apply extraterritorially. See European Cmty. v. RJR Nabisco, Inc., 764 F. 3d 129 (2d Cir. 2014).
The court notes that this tracing analysis may not necessarily apply to assets held by two Prevezon subsidiaries:
Prevezon Soho and Prevezon Alexander. These assets are not explicitly linked in the A VC to the allegedly tainted
Prevezon 8160 Account, but are restrained by the Amended Protective Order. Prevezon has filed a recent motion to
vacate or modify the Amended Protective Order. (Dkt. No. 298.) The court reserves judgment on that motion,
which is not yet fully briefed.
Since that time, the Government has argued in the alternative that the AVC pleads facts to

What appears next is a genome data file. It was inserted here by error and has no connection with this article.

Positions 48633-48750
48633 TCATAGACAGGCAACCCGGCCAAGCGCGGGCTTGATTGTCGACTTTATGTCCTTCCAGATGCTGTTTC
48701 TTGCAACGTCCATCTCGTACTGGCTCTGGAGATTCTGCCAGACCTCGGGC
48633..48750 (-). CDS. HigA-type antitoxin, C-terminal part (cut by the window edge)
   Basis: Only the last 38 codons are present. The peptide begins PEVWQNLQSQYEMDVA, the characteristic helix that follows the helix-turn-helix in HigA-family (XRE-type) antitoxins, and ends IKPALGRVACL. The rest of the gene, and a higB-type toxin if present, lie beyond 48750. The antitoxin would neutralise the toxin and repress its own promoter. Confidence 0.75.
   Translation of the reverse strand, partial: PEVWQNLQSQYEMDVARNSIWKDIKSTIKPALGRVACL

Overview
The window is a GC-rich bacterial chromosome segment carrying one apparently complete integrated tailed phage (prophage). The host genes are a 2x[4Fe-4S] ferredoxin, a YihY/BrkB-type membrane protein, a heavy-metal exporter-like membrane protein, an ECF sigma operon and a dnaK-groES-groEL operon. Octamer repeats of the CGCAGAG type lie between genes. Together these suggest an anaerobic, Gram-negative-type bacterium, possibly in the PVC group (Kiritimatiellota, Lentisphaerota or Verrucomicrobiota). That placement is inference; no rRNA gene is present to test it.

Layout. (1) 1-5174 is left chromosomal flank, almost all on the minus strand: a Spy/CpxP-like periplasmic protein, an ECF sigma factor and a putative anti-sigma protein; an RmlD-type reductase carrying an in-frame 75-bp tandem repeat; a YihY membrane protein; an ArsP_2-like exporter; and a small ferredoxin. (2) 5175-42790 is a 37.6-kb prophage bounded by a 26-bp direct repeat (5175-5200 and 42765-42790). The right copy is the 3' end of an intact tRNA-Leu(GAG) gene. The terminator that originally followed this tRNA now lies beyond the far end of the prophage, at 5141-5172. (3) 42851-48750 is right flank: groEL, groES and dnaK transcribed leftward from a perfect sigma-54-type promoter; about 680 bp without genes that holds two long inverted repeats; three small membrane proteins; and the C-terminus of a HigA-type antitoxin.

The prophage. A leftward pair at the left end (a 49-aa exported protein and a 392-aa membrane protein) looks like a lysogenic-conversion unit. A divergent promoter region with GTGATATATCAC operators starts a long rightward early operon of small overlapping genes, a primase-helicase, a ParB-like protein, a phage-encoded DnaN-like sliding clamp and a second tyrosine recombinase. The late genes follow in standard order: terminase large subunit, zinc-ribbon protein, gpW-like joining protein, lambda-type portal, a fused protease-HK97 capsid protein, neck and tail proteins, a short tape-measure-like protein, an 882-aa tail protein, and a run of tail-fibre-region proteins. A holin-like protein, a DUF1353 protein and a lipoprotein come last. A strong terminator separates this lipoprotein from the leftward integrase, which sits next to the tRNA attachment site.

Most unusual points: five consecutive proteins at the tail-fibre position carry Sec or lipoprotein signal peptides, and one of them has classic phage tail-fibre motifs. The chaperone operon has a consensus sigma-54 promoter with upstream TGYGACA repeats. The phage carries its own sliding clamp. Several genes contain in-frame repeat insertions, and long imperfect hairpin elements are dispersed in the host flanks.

support two additional SUAs, both actionable under 18 U.S.C. § 1956(c)(7)(B): (1)
misappropriation, theft, or embezzlement of public funds by or for the benefit of public officials;
or (2) fraud against a foreign bank.
The court finds that the wire fraud alleged here cannot qualify as the relevant SUA,
because the alleged scheme is not sufficiently domestic and is therefore not actionable under
U.S. law. However, the Government has adequately alleged at least one alternative SUA: an
offense against a foreign nation involving the misappropriation, theft, or embezzlement of public
funds by or for the benefit of public officials.
1. Wire Fraud
Citing to Pasquantino v. United States, 544 U.S. 349 (2005), the Government first argues
that domestic wire fraud under 18 U.S.C. § 1343 qualifies as the relevant SUA. 5 In Pasquantino,
a phone call was made in the United States to place an order for liquor, which was later
smuggled into Canada in violation of Canadian tax laws. The Supreme Court held that the wire